I saw part of a programme last night which talked about how babies can recognise anything resembling a face almost from birth, but can’t visually recognise anything else until they get many months older. Seems like the ability to identify a face is so hard-wired into all our brains that we see them even when they don’t exist.
It reminded me of this picture I made almost 30 years ago, which turned up while I’ve been trying to sort out my negative files, which had got in some disarray.
We do, apparently, have the remarkable ability to remember 10,000 faces during our lifetimes but around 2.5% of the population are ‘face blind’, sufferers from prosopagnosia. Most don’t even know they have it.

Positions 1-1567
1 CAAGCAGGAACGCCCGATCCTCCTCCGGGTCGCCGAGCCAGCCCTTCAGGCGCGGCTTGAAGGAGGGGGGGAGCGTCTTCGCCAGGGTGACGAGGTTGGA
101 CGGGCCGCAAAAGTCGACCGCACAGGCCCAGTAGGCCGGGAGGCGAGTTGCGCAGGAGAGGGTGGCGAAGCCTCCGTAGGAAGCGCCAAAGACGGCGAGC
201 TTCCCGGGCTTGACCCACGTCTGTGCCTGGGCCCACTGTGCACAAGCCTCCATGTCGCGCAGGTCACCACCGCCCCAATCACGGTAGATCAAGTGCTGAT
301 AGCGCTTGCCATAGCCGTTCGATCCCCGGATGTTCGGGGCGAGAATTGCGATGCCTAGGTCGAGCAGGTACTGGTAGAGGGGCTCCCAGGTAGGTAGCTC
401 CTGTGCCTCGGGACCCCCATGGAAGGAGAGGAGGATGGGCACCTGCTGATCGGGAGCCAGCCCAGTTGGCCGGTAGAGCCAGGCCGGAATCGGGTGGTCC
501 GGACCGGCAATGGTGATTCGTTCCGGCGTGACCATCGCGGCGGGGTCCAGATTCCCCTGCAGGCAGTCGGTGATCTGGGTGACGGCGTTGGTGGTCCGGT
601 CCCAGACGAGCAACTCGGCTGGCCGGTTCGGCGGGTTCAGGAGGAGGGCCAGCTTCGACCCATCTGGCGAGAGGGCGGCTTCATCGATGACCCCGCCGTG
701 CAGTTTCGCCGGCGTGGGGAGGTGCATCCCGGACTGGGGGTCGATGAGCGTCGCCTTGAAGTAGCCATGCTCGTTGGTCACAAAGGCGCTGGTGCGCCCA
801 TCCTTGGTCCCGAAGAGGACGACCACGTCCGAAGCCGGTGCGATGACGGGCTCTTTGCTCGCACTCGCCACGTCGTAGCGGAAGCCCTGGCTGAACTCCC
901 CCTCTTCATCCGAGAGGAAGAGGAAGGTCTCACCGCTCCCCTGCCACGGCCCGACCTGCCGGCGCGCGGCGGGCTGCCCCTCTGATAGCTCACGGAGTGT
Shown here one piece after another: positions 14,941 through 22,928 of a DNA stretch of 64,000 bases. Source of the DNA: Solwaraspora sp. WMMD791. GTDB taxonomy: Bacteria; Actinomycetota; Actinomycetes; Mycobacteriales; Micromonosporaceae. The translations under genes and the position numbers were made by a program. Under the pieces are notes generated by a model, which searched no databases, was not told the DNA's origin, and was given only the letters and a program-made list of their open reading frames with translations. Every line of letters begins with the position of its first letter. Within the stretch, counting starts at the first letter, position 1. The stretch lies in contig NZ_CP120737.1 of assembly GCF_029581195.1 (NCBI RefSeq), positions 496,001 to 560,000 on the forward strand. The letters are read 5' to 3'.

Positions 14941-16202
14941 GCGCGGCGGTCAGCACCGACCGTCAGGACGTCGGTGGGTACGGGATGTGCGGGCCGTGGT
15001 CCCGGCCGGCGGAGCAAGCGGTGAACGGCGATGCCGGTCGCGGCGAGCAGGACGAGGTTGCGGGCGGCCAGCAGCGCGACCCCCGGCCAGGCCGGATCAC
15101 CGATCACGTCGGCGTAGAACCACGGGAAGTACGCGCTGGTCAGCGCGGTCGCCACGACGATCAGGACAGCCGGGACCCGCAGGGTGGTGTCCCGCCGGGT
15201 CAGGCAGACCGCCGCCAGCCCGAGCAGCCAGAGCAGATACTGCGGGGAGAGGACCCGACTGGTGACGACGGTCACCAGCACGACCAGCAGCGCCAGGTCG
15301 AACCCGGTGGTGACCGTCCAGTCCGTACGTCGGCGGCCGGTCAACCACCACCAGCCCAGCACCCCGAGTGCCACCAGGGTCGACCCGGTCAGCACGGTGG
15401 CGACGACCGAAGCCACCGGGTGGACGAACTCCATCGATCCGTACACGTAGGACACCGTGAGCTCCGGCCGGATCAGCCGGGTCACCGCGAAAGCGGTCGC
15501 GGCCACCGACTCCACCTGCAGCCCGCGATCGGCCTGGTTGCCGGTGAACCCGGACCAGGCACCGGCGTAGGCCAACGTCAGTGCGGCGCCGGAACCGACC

They can see all the features but can’t ‘recognise’ the face as anyone they may or may not know. Facial recognition is handled by two parts of our brain; looking at this picture, one side immediately says ‘that could be a face‘ but the other side says ‘no, that’s not a face‘, unless it is, in which case it compares it with all the faces in our personal database to see if it’s anyone we recognise. That’s a gross over-simplification of what’s going on of course.
Someone with that deficiency may not see anything other than a black ball with three knobs here.
Original on Kodak TMAX 400, Hasselblad 503CX 80mm Sonnar, processed in T-Max developer.